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Bush Faces Hostile Environment

His record has been distorted. From air and water pollution to forests and wildlife, things are getting better.

October 14, 2003|Gregg Easterbrook | Gregg Easterbrook is a senior editor at New Republic and a visiting fellow at the Brookings Institution. His next book, "The Progress Paradox," will be published in December by Random House.

With Michael Leavitt's nomination as Environmental Protection Agency administrator about to be taken up by the Senate this week, bear in mind that George W. Bush has "the worst environmental record in history," according to senator and presidential candidate Joe Lieberman (D-Conn.). The worst in history, worse than Genghis Khan! Bush is engaged in an "assault on the environment," according to the Natural Resources Defense Council, a respected environmental group.

The president has a "horrible" environmental record and his decisions are "transparently a giveaway to Mr. Bush's corporate allies," according to the New York Times editorial page. Bush is "gutting environmental protection," says quasi-Democratic Sen. James Jeffords (I-Vt.) of the Senate Environment and Public Works Committee.

Practically all commentary about the Bush environmental record goes on in this humor -- it's a disaster, it's a nightmare, the world is ending.

Now it's true that there are some major defects in Bush's environmental policy -- mainly its lack of global warming reform and its failure to seek meaningful fuel-economy increases for SUVs and the misnamed "light" pickup trucks that increasingly dominate auto sales. But otherwise most of the charges made against the White House are baloney -- baloney being rolled and deep-fried with cheese for purposes of partisan political bashing and fund-raising.

For The Record
Los Angeles Times Thursday October 23, 2003 Home Edition California Part B Page 17 Editorial Pages Desk 1 inches; 42 words Type of Material: Correction
Environment -- An Oct. 14 Commentary piece incorrectly stated that President Bush "ordered that diesel fuel be reformulated to reduce its inherent pollution content." The regulation was published by President Clinton. Bush's order was that the Clinton rule be implemented without delay.

First, consider that all forms of air pollution except greenhouse gases have been declining for decades. Overall, air pollution is down 48% since 1970, though the American population has risen substantially during that period. Acid rain is down 41% since 1980. Nitrogen oxide emissions, which contribute to smog, are down 33% since 1990. All forms of air pollution except greenhouse gases declined under Bill Clinton and continue to decline under George W. Bush.

Commentators are outraged about changes that Bush made in the "new source rule" that governs aging power plants in the Midwest. They don't add that emissions from those very facilities have been declining steadily -- a 40% reduction since 1980, even as electricity production in the Midwest has increased. The worst-case analysis is that Bush's changes will only slow the rate of decline.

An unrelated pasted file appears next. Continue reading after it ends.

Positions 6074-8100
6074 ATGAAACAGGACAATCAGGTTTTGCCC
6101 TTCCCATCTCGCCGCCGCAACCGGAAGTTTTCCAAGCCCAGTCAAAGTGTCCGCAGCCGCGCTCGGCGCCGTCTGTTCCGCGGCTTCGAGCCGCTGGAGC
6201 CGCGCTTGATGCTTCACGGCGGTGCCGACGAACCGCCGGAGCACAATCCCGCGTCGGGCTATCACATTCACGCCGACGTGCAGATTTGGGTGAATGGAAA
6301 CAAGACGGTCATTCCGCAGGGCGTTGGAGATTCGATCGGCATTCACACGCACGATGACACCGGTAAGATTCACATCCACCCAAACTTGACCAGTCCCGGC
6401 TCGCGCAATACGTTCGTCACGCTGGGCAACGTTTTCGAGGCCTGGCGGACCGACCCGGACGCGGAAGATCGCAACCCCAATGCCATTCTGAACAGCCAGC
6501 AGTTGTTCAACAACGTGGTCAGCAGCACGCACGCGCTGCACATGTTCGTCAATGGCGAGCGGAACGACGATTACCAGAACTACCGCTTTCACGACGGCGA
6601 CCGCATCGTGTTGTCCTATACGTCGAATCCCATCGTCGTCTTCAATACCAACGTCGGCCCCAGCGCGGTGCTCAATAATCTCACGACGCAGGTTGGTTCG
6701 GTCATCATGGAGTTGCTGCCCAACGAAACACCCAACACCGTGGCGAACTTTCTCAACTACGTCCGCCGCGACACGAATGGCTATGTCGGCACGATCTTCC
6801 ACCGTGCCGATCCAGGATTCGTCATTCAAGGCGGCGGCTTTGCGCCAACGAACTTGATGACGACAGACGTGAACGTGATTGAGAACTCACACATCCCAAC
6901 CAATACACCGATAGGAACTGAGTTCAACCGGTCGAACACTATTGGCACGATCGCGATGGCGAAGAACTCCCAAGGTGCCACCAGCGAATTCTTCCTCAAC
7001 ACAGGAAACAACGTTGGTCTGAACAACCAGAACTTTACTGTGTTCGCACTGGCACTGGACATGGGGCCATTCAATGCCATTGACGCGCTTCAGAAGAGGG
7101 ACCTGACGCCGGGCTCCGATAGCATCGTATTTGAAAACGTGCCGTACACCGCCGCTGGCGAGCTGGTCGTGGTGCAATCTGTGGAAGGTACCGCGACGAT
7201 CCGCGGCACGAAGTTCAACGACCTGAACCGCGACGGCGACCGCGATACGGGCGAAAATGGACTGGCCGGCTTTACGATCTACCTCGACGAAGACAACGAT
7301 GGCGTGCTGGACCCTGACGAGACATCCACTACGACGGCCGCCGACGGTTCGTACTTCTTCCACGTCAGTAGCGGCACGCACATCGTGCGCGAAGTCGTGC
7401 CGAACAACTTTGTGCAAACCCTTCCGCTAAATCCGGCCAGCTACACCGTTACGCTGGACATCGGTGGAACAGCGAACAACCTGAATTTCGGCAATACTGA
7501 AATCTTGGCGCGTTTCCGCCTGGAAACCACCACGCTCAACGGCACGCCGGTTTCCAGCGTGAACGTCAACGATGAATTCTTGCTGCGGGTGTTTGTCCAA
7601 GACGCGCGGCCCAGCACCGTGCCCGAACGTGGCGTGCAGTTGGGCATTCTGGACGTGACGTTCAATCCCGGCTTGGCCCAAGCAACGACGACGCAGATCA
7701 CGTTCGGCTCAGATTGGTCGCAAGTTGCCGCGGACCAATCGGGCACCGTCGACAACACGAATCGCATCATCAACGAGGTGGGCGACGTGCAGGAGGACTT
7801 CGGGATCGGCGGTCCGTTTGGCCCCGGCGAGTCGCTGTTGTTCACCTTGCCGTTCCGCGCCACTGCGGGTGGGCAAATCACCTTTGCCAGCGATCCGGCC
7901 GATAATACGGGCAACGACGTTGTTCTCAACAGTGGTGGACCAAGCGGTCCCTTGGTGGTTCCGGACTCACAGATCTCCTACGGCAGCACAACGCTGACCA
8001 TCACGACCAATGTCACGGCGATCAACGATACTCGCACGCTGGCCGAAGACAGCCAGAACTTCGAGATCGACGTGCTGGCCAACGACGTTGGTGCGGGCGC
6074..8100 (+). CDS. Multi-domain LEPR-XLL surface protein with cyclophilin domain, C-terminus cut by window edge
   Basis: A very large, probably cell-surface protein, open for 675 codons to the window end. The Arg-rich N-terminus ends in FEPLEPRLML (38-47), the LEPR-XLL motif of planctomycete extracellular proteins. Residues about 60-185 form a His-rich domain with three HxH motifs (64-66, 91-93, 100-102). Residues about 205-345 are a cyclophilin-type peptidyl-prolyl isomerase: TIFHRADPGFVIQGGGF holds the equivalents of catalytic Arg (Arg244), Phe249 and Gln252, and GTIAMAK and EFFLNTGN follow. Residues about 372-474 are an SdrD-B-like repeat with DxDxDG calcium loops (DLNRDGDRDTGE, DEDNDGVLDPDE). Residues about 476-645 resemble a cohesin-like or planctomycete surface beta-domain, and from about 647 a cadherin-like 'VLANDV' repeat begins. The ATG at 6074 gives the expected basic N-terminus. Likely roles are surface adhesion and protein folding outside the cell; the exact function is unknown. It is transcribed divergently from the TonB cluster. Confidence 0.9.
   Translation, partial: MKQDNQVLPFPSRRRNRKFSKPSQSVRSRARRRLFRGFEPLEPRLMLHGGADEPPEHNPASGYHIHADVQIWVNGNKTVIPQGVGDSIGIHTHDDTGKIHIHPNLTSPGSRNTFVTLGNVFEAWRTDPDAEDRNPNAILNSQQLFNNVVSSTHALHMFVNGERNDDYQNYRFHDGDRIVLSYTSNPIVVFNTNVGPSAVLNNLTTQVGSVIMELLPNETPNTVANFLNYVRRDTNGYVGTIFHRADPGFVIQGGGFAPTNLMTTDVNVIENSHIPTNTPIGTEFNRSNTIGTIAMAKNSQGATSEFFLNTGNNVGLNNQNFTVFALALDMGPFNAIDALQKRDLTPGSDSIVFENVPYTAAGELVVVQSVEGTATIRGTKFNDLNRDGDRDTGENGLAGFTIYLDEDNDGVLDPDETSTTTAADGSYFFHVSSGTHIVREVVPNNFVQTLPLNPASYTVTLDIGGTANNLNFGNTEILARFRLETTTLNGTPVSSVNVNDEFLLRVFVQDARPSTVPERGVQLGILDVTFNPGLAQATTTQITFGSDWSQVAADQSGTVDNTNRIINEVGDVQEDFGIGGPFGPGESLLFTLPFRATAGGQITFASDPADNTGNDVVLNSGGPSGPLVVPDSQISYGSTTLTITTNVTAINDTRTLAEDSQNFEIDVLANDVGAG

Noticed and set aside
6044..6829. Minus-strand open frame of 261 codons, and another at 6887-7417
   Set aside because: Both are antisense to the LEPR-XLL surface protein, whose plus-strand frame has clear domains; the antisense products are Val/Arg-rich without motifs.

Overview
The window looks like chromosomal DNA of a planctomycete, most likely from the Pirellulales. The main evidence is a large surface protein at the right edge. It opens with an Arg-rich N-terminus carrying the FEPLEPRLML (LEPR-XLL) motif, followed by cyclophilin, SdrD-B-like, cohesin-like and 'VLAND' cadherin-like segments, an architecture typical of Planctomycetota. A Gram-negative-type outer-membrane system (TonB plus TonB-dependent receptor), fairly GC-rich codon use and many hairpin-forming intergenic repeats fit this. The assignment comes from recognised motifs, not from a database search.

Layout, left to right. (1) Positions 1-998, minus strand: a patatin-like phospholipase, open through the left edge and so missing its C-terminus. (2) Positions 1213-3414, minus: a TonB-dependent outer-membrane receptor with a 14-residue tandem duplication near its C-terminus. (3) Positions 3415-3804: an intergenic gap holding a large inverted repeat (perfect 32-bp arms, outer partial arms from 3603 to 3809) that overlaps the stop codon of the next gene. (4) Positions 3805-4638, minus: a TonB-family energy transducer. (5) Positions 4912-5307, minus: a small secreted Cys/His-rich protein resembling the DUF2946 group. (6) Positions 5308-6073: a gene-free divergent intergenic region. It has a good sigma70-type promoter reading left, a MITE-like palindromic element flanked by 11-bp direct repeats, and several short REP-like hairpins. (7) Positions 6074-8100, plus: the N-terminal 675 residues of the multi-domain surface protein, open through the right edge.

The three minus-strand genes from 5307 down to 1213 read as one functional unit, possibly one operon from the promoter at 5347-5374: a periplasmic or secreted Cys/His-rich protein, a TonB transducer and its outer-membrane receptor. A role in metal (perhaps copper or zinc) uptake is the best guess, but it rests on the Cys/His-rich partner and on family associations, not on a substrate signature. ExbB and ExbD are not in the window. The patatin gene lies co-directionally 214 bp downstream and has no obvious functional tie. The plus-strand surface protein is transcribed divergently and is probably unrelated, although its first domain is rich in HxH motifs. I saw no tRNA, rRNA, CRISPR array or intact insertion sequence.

What's more, all forms of water pollution have been declining for decades. In 1970, one-third of lakes and rivers met the Clean Water Act definition of "safe for fishing and swimming"; today almost two-thirds do. Toxic emissions from industry have declined 50% since the mid-1980s. The forested acreage of the United States has been expanding, not contracting, for more than a decade, and continues to expand under Bush. No U.S. animal species has fallen extinct since full implementation of the Endangered Species Act in the late 1970s, while population trend figures for several important imperiled species are positive.

The list goes on at some length. Except for greenhouse gases and vehicle fuel economy standards, all environmental trends have been positive for years or decades.

But hasn't the president imposed an evil new forest policy designed to encourage logging? First, it's not so clear that logging is a bad idea; it's one of the few endlessly sustainable industries. Also, Bush's new forest policy leaves most important decisions to local managers from the Forest Service and the Bureau of Land Management. Though they may abuse their new discretion, it's also possible they will use it wisely. For that reason the effect of Bush's forest policy is hard to project -- but regardless, something had to be done to reduce the wildfires plaguing the West.

Isn't the president engaged in a sinister plan to allow drilling on public lands? New White House rules do make it easier to drill for oil and natural gas on public lands. But you can't demand no oil drilling and also demand no mileage restrictions on SUVs. Until American voters are willing to make a serious commitment to energy conservation -- and there is no sign of this -- it's hypocritical to insist that oil and gas must be produced out of sight, out of mind.

Meanwhile, Bush has implemented three major new environmental reforms for which he has received zero credit. He ordered that diesel fuel be reformulated to reduce its inherent pollution content -- over the howls of his natural constituency, Big Oil. He ordered that new diesel trucks and buses meet significantly stricter emissions standards -- over the howls of House Speaker Dennis Hastert, in whose Illinois district sits an enormous diesel-engine factory. Third, he imposed new emissions standards on a range of previously unregulated machines -- construction vehicles, outboard motors, all-terrain vehicles and others.

Taken together, Bush's three dramatic anti-pollution decisions should lead to the biggest pollution reduction since the 1991 Clean Air Act amendments.

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